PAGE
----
NCLEX Placenta Previa OverviewPerry Overton
NCLEX Placenta Previa
Placenta Previa Pathophysiology
Placenta previa is obstetric complication in which the placenta is inserted partially or wholly in the lower uterine segment. It is a leading cause of antepartum hemorrhage. In the last trimester of pregnancy the isthmus of the uterus unfolds and forms the lower segment. In a normal pregnancy the placenta does not overlie. If the placenta does overlie the lower segment, as is the case with placenta previa, it may shear off and a small section may bleed.
Signs and Symptoms
Women with placenta previa often present with painless, bright red vaginal bleeding. This common occurs around 32 weeks of gestation, but can be as early as late mid trimester. This bleeding often starts mildly and may increase as the area of placental separation increases. Previa should be suspected if there is bleeding after 24 weeks of gestation.
Exact cause of placenta previa is unknown. It is hypothesized to be related to abnormal vascularisation of the endometrium caused by scarring or atrophy from previous trauma, surgery, or infection. These factors may reduce differential growth of lower segment, resulting in less upward shift in placental position as pregnancy advances.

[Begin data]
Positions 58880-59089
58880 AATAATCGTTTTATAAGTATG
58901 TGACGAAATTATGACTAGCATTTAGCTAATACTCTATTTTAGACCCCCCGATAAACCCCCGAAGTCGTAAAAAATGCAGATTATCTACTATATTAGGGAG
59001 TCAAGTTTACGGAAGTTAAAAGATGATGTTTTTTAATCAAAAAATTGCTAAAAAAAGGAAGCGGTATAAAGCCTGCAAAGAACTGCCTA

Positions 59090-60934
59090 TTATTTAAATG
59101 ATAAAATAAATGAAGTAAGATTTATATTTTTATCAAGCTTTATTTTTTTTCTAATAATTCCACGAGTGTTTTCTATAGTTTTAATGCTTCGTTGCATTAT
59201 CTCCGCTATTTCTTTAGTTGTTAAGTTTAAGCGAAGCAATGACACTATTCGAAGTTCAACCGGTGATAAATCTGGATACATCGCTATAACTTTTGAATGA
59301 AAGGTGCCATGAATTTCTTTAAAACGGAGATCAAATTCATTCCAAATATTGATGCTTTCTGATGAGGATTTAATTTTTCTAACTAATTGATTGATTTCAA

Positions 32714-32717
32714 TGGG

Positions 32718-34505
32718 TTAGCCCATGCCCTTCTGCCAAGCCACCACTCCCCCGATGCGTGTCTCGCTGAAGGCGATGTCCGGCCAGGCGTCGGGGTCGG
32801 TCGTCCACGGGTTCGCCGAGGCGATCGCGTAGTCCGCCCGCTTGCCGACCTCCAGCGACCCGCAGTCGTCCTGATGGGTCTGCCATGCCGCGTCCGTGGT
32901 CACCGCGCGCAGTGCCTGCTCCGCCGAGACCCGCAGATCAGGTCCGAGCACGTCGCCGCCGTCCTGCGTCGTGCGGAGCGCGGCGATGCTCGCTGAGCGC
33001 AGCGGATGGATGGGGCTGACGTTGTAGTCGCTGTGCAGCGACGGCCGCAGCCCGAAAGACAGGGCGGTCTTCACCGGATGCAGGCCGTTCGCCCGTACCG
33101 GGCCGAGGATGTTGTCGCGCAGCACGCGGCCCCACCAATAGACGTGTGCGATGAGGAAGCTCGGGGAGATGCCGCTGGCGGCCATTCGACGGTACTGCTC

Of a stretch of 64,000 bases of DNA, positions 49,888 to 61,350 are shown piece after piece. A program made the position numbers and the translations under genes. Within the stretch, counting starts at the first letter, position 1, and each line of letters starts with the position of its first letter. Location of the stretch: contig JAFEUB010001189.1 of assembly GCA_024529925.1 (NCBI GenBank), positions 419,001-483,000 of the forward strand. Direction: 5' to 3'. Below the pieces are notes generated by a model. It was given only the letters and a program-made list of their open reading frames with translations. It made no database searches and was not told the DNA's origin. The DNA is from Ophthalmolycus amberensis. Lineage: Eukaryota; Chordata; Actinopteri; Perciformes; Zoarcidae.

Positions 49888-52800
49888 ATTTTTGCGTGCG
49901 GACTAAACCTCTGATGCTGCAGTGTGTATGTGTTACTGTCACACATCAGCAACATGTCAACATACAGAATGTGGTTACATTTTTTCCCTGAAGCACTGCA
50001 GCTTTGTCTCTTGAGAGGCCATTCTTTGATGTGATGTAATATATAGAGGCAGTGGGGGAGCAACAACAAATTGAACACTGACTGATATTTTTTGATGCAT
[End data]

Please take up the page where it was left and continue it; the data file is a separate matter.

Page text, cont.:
- Maternal age >40
- Illicit drugs and alcohol
- Previous C-section
- Parity > 5
- Prior abortion
- Congenital anomalies
- Male fetus
- Pregnancy induced hypertension
History may reveal antepartum hemorrhage. Abdominal exam usually finds the uterus non-tender, soft and relaxed. Leopold’s Maneuvers may find the fetus in an oblique or breech position or lying transverse as a result of the abnormal position of the placenta. Malpresentation is found in about 35% cases. Vaginal examination is avoided in known cases of placenta previa.
Treatment for placenta previa depends on various factors. For little or no bleeding, bed rest at home is recommended. For heavy bleeding, bed rest in a hospital is recommended, as well as, a blood transfusion and medications to prevent premature labor.
- Antepartum hemorrhage
- Abnormal placentation
- Postpartum hemorrhage
- Premature delivery
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